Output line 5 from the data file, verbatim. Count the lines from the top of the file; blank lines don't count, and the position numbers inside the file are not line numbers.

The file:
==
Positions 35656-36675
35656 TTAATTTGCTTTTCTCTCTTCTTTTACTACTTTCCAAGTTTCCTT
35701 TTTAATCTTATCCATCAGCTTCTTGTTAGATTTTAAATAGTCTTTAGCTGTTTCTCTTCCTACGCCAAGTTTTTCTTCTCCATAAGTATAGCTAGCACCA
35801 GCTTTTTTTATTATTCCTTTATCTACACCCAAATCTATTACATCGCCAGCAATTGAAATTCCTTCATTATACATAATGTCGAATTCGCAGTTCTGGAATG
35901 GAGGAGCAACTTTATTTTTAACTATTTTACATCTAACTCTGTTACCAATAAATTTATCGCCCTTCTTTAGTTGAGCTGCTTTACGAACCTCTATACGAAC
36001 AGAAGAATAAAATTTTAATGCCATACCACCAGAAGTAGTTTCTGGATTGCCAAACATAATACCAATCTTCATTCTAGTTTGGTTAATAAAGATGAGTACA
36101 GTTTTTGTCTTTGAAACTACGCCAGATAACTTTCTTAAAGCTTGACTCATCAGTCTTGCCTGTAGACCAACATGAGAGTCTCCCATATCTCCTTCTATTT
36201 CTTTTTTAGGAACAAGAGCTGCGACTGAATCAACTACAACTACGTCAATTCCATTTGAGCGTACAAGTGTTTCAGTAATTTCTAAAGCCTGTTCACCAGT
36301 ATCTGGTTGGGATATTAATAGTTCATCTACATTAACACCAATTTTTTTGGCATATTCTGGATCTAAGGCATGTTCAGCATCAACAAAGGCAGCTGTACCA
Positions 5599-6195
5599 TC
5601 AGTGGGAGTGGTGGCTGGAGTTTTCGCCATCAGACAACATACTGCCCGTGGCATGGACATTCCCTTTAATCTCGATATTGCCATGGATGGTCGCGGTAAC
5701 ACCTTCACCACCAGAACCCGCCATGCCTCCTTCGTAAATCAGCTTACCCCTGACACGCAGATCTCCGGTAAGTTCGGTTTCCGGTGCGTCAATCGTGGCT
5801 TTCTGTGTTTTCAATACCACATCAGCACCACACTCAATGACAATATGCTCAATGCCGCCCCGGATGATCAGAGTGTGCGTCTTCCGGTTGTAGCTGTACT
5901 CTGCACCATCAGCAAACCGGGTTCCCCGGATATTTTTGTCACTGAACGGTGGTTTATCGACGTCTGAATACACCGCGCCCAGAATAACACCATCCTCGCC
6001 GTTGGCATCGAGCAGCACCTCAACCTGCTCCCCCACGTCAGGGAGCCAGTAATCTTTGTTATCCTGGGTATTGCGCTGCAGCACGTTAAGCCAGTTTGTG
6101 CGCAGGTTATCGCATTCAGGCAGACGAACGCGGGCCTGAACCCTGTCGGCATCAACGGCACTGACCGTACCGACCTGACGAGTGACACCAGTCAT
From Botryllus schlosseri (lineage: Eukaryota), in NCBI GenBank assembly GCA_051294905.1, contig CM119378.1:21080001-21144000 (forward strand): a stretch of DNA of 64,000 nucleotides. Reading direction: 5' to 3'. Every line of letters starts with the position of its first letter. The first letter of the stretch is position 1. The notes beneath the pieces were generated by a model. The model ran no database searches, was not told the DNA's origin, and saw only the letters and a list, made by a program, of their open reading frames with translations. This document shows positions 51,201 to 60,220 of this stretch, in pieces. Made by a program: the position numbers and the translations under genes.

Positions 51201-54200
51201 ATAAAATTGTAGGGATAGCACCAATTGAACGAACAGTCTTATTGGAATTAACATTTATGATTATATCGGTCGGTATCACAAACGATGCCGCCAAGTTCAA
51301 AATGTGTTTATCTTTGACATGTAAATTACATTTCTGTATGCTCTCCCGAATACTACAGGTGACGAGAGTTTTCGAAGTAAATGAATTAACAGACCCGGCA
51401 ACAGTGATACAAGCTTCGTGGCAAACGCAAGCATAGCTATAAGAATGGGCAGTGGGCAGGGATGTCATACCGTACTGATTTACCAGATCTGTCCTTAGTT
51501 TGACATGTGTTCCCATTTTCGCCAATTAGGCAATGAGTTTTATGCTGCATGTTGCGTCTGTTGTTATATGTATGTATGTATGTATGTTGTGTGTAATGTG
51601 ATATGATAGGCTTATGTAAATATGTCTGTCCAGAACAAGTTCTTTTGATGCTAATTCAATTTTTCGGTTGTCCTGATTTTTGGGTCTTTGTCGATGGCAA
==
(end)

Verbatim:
35901 GAGGAGCAACTTTATTTTTAACTATTTTACATCTAACTCTGTTACCAATAAATTTATCGCCCTTCTTTAGTTGAGCTGCTTTACGAACCTCTATACGAAC